Romping in the backyard at Cozy Corners family childcare home, Avery and Lauryn are boosting their health by doing what kids do naturally – running, jumping and playing.


Partners in Rural Vitality
April 24, 2010

Partners in Rural Vitality

OSU students and faculty team with Wallowa Resources to address rural development

Beautiful landscapes may inspire us, but it takes more than scenery to create community vitality. Wallowa County and rural communities across the country struggle with economic development, a future for their youth and the cultural tensions that arise from changing land ownership. For more than a decade, such issues in Wallowa have been addressed by Wallowa […]


April 23, 2010

Finding a Balance: Q&A with Stewart Trost

Terra: Sometimes anti-obesity programs are viewed as placing emphasis on children’s weight rather than on their health. Stewart Trost: Yes, that’s true. Some programs have tried sending home BMI (body mass index) report cards to parents. They’ve had a lot of push-back from parents saying, “You’re telling me my child’s fat.” It’s difficult, because on […]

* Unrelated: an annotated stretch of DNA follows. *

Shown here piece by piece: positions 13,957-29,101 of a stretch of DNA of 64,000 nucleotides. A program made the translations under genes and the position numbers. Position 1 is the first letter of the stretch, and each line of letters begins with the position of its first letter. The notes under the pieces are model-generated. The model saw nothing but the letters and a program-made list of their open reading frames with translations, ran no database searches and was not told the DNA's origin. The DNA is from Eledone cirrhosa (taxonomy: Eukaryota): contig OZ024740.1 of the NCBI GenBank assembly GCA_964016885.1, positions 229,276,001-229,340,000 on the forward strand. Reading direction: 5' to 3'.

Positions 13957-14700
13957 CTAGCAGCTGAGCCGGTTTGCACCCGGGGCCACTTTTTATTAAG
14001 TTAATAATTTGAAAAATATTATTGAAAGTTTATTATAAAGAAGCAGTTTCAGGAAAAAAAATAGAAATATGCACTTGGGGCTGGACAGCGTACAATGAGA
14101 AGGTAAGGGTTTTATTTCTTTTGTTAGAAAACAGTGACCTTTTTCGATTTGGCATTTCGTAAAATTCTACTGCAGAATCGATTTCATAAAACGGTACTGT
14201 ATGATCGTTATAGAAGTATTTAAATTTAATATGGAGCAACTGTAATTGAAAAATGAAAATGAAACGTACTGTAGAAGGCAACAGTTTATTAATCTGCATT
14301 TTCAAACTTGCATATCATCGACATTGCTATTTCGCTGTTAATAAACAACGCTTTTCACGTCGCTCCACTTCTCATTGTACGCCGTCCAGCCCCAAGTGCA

February 22, 2010

Struggling Toward Health

“Our research suggests that learning to find benefits in even the worst problems, to gain perspective and to avoid distress over minor problems – even chronic ones – can help protect health and promote optimal aging,” says OSU researcher Carolyn Aldwin. Drawing on a lifetime of ups and downs and knowing that overreacting is not […]


February 22, 2010

The Stress Paradox

Coping with trauma can strengthen us over time